FASHION, SO THE SAYING GOES, has nowhere to go but in circles. It’s an expression that is as true of photography as any other walk of life.
This summer season, Nikon has made much fanfare about its new 8-15mm fisheye zoom, especially because it is the first Nikon autofocus lens that can produce a circular fisheye image.
One thing is certain, it will surely make circular fisheye shots more trendy than ever.
On a full-frame camera, this lens is best thought of as two lenses in one rather than a zoom, because only the two ends of the zoom are really useable.
At 8mm the lens gives a circular image with a ridiculously wide field of view of 180˚ in all directions (it’s hard to keep your feet out of the picture).
Then at 15mm it produces a classic, frame-filling rectangular fisheye image that covers 180˚ from corner to corner.
The arrival of a new fisheye lens from Nikon is certainly newsworthy, as its last new fisheye was the crop sensor only 10.5mm from 2004, and before that it was the 16mm in 1993.
However, the 8-15mm is pretty much identical in what it does to Canon’s 8-15mm, which was introduced seven years ago.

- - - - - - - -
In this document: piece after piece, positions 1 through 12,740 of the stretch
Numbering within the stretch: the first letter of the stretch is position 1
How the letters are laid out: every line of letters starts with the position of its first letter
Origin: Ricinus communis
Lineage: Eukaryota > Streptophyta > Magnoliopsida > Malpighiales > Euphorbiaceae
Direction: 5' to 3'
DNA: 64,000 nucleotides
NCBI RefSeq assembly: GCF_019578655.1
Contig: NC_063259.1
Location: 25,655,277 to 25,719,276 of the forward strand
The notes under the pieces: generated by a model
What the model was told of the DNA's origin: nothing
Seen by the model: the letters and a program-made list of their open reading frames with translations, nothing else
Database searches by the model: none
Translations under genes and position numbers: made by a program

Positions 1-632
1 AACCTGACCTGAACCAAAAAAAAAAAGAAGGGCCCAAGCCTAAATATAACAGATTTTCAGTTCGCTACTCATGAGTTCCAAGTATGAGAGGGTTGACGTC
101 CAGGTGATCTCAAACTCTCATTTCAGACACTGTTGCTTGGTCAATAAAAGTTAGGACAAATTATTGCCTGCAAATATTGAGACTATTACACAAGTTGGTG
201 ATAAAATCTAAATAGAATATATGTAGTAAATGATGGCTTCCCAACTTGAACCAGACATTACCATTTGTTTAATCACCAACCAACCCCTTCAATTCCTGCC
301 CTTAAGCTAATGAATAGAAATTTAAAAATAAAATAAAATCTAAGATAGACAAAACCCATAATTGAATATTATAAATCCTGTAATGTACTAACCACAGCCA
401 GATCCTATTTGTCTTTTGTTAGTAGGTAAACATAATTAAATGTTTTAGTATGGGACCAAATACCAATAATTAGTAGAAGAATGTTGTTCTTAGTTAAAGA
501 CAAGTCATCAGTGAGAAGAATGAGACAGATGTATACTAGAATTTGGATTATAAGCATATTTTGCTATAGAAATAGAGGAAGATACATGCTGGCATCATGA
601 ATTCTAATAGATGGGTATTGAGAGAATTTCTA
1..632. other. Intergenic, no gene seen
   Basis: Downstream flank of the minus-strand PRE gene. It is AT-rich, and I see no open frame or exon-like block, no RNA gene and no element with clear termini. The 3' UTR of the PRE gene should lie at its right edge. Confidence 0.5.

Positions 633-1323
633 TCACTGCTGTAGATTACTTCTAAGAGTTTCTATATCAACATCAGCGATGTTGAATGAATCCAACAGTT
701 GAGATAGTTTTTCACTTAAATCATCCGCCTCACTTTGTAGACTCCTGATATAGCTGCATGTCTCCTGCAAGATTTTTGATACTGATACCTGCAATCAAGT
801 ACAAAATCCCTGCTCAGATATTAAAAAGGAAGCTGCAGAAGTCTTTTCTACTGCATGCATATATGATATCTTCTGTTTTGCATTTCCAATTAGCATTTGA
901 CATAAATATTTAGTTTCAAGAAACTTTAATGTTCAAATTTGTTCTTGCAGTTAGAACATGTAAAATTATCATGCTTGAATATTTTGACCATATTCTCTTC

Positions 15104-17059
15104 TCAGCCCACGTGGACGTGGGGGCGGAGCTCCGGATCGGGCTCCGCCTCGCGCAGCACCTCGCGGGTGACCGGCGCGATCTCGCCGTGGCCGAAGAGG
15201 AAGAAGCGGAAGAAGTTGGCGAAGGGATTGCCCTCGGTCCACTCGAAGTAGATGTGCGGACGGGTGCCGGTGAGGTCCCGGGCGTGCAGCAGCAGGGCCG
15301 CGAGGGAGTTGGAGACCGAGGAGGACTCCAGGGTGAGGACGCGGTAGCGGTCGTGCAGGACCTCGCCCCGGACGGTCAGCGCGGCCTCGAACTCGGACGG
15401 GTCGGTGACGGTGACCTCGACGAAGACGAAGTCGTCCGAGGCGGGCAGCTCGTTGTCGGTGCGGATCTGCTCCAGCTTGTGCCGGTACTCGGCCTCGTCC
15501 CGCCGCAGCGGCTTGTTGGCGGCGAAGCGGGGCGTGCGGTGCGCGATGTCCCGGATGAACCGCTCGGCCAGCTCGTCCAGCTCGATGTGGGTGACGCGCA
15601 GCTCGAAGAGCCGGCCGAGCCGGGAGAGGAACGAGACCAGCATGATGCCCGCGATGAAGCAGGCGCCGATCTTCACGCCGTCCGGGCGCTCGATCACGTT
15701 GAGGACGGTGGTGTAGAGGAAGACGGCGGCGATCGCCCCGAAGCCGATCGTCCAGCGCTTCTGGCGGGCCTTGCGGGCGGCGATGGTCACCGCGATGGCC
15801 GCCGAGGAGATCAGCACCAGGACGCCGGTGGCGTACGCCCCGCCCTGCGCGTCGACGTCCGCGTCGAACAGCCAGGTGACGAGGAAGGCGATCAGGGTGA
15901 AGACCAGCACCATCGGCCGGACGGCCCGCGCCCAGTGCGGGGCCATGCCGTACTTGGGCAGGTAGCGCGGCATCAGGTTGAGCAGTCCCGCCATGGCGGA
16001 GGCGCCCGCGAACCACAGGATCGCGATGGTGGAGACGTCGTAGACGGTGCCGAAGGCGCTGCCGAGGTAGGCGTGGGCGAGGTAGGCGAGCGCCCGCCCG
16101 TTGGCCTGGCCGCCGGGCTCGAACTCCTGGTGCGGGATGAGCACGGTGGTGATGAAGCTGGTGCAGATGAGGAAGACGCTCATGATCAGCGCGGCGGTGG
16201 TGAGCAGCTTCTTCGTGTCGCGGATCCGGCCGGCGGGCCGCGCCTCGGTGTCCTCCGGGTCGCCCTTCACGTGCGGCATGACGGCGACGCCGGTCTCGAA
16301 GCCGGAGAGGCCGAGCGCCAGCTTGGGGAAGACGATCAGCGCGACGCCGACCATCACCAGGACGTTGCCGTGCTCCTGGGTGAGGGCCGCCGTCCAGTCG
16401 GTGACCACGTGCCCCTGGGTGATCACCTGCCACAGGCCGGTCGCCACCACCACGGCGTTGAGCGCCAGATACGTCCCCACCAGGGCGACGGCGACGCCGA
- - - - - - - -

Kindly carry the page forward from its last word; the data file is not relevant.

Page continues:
Furthermore, Sigma has long produced circular fisheye lenses for all SLRs, while Inon’s UFL-M150 wet-lens fisheye offers circular fisheye shooting on compacts.
But before I sound too blasé, as underwater photographers we should always greet any new fisheye lens enthusiastically. In the early days of the British Society of Underwater Photographers, one of the grand photographic aims was to take a clear image of a complete diver in British waters.
It doesn’t sound too hard, until you consider that there were no wide-angle lenses, let alone fisheyes! So the challenge involved designing and building your own underwater wide-angle lens. This is something that Geoff Harwood mastered in the early 1970s with his Vismaster 1 and Vismaster 2 lenses, which were circular and full-frame underwater fisheye lenses respectively. What goes around, comes around.